“”The costs of the former president’s plan to deport the more than 14 million unauthorized immigrants in the U.S. today could easily reach more than $1 trillion over 10 years, before taking into account the labor costs necessary for such a project or the unforeseen consequences of reducing the labor supply by such drastic amounts over a short period of time,” MarketWatch’s Chris Matthews reported this week of the results of a Penn Wharton Budget Model (PWBM) analysis.

Trump’s plan is still taking shape, though the former and perhaps future president has proposed using both the military and local law enforcement to eject migrants in this country illegally. If that policy was put into effect, “the removal of one million immigrants would cost the federal government between $40 billion and $50 billion over 10 years, and up to $100 billion if those immigrants were higher-paid workers,” Matthews wrote of PWBM’s finding.

Matthews notes that immigration hawks like Steven Camarota, director of research at the Center for Immigration Studies (CIS), predict as many as one million deportations per year under tough enforcement. That’s quite a reach, considering that deportations peaked at an average of 383,307 per year under former President Barack Obama. A dramatically higher target means rapidly accumulating costs, with the trillion-dollar price potentially reached after a decade.”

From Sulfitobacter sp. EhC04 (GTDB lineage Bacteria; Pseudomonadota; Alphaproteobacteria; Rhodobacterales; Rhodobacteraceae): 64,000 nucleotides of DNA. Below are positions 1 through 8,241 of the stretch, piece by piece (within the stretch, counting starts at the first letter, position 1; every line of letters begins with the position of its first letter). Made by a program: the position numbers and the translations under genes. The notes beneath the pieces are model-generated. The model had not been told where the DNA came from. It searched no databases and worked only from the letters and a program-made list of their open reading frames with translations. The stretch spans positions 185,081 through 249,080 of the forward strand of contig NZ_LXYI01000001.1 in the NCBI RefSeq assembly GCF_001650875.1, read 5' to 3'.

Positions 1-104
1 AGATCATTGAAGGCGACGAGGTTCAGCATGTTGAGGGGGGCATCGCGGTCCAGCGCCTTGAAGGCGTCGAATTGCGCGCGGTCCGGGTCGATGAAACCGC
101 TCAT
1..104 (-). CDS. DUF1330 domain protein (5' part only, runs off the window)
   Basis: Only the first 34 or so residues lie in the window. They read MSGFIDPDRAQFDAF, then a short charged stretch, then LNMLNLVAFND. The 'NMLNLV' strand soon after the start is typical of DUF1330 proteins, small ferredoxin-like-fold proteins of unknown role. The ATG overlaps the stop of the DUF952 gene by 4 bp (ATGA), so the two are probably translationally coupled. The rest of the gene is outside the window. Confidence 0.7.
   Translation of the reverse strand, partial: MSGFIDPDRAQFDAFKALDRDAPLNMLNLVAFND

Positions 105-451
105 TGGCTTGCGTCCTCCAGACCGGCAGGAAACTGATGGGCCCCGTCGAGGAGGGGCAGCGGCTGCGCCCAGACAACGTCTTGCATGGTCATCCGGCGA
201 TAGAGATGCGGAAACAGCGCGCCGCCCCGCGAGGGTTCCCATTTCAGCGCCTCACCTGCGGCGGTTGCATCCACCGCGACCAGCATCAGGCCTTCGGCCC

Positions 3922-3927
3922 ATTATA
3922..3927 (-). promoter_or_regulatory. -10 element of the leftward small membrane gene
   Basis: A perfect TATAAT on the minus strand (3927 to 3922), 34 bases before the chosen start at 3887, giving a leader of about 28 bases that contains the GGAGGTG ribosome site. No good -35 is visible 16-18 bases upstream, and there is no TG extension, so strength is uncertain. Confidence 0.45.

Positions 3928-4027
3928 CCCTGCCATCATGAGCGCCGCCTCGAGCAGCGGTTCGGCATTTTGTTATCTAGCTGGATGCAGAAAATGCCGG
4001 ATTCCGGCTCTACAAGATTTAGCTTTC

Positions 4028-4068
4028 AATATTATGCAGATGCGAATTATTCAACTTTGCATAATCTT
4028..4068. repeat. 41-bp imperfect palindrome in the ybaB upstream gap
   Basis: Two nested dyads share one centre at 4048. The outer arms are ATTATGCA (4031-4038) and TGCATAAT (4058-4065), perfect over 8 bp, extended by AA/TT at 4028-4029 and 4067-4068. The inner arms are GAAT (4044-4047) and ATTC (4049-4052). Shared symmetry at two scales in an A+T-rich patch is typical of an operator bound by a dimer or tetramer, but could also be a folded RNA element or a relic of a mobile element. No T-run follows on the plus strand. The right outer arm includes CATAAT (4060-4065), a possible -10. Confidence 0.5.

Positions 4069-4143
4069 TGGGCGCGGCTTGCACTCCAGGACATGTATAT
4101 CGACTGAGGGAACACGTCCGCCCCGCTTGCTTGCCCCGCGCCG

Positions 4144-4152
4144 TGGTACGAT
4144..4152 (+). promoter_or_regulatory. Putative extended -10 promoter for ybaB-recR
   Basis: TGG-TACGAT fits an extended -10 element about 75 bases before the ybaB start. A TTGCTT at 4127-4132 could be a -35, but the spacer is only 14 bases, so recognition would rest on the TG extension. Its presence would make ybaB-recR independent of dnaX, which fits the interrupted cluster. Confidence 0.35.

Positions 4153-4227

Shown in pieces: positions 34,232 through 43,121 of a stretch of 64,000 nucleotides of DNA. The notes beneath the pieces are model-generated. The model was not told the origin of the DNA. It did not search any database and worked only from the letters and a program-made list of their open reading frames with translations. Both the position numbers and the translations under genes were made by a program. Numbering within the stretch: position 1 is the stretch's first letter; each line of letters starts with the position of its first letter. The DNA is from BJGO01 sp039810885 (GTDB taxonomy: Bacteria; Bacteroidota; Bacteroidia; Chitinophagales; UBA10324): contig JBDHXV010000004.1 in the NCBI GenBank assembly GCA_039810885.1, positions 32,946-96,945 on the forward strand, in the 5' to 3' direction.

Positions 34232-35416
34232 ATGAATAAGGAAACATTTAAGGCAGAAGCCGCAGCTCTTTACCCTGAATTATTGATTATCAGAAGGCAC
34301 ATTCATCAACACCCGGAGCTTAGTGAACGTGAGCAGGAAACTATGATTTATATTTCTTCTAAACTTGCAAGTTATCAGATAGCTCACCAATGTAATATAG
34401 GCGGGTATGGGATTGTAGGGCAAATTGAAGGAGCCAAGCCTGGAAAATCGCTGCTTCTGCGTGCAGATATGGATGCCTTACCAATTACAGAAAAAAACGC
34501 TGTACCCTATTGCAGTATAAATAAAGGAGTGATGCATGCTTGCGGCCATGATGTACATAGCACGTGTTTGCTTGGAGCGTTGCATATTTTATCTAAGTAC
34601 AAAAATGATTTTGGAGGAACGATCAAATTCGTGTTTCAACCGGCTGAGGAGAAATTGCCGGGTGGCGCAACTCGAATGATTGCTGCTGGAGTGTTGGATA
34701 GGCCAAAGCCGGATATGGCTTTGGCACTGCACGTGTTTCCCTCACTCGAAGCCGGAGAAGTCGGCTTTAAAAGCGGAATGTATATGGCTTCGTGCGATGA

“”Under current law, unauthorized workers…generally do not qualify for federal benefits,” PWBM economists point in a separate analysis. They add that “more deportations, though, leads to less economic growth.” As a result, according to PWBM, with the implementation of restrictive policies, “GDP in 2050 will be four percent lower relative to no additional deportations.”

AAF predicted that with deportations, “the labor force would shrink by 6.4 percent and, as a result, in 20 years the U.S. GDP would be almost 6 percent lower than it would be without fully enforcing current law.”

In 2017, the Center for Migrant Studies cautioned that with a mass deportation program, “gross domestic product (GDP) would be reduced by 1.4 percent in the first year, and cumulative GDP would be reduced by $4.7 trillion over 10 years.”

Obviously, there’s a range of costs projected for a policy shift to mass deportations of undocumented migrants. That’s because it has never been tried on the scale envisioned by Trump and his supporters. In fact, if Rubio is correct that the real number of people in the country in defiance of the law is “upwards of 20, 25, maybe 30 million,” deportations will have to be that much more aggressive, with an even higher price tag to match.”

Biden border crackdown could snip economy